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An Introduction to the Winbinder Library, Part 1

(Page 3 out of 3)

The Event Handler

The best way to explain the event handler is with an example. Let's say you want to create a clickable button which must display a message when it's clicked. This is where the event handler is used. See the below example:

// Include Winbinder library
include ("D:\WinBinder\phpcode\include/winbinder.php");

// Control Identifiers
define("ID_BUTTON", 101);

// Create main window and set event handler
$mainwin = wb_create_window(NULL, PopupWindow, "Click a button", 200, 200);
wb_set_handler($mainwin, "process_main");

// Create label control inside the window
wb_create_control($mainwin, PushButton, "Click Me"20, 50, 155, 20, ID_BUTTON);

// Enter message loop

// The event handler, gets called when anything happens
function process_main($window, $id) {
    switch($id) {
                case ID_BUTTON:
                        // Button was clicked
                        wb_message_box($window, "You clicked the button!", "Clicked");

                case IDCLOSE:


When the above example is executed, you will get the following:

Click Button Screenshot 1

And when you click the button, a message box will appear:

Click Button Screenshot 2

In this example we used the event handler to pop up a message box when the button is clicked. To set the event handler we used the wb_set_handler() function.

In the event handler function itself, a switch() statement is used to determine which control has been clicked. To differentiate between different controls, each control must have a unique ID. In the example I defined a constant called 'ID_BUTTON' with a value of 102, and passed this constant as the ID of the button when creating it (see the wb_create_control() function in the example). It's recommended you use constants like I did, instead of manually writing the ID each time.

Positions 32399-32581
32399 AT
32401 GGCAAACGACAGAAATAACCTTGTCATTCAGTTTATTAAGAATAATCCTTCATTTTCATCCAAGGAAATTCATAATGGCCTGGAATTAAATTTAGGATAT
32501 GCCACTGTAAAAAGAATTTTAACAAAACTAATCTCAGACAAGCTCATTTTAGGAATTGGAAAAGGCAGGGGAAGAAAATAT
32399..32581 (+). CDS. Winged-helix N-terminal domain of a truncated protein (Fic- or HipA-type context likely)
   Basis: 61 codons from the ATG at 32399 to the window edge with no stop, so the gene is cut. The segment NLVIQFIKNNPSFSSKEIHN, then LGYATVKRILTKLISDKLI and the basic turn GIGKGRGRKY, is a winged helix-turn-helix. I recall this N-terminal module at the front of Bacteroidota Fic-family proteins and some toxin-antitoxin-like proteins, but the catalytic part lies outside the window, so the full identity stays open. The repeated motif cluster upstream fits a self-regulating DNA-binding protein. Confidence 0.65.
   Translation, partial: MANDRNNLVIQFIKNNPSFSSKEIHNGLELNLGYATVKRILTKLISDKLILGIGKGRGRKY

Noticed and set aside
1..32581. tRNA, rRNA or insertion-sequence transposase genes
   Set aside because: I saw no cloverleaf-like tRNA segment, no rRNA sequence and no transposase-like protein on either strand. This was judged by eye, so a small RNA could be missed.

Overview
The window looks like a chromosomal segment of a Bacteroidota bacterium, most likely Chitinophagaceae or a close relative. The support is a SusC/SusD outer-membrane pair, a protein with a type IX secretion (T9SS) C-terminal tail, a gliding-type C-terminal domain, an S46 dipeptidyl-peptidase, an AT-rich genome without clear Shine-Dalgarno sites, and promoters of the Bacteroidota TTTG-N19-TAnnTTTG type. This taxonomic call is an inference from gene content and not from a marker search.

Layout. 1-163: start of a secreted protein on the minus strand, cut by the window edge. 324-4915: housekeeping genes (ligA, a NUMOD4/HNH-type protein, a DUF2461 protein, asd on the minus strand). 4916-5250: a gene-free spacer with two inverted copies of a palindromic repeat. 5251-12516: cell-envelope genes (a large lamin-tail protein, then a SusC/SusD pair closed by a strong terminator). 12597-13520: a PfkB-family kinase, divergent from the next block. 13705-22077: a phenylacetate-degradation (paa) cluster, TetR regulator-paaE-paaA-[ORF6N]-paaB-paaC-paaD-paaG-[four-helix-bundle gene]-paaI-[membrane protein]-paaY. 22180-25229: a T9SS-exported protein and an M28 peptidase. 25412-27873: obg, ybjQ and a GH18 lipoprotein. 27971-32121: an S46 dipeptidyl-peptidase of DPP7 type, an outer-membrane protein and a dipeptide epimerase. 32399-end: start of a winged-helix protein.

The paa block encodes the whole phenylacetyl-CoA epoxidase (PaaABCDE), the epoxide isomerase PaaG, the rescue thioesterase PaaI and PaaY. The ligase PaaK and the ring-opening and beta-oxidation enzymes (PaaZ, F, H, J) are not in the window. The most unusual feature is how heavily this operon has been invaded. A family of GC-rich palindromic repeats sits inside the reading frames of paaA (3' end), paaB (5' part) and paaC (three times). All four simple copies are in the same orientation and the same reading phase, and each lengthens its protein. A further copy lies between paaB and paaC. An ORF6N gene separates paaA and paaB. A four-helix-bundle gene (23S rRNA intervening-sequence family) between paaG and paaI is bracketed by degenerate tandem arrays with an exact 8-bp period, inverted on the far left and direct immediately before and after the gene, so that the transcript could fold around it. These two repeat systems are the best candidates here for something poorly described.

The Wrap-Up

In this first part I've explained what Winbinder is, and given you a brief look at how it works. It might sound all a bit simple, and we haven't covered anything really advanced yet, but don't be fooled by this, because Winbinder can do so much more.

I highly suggest you look at the Winbinder examples online or look at the examples that come with the Winbinder download.

In the next part we'll dive a bit deeper into Winbinder, and explore some more features. Things you can look forward to are database integration (SQLite and MySQL), low-level DLL functionality, tab controls, listviews, multiple windowed applications, and more.

If you have any questions or comments on this article, feel free to leave them below. Also don't forget to join us at PHPit Forums to talk more about Winbinder, and other interesting PHP topics.

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3 Responses to “An Introduction to the Winbinder Library, Part 1”

  1. » Windbinder - Creating windows apps with PHP Says:

    […] Tutorial Source: - Download […]

  2. Michal Kuklis Says:

    looks really need. I would like to see some examples involving sql; plus is there any way to integrate it with web applications?? It would be great for example to have a website with pictures and then create something in Winbinder to upload pictures on it. Something like Flickr does.

  3. Harry D Says:

    This is really impressive.
    I think it could be also good for user authentification. Though it is necessary to encrypt traffic at client side and decrypt on server side, as well as updating the client software with different algorithms to avoid a security leak through cracking the code by reverse engineering.

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About the author
Dennis Pallett is the main contributor to PHPit. He owns several websites, including ASPit and Chill2Music. He is currently still studying.
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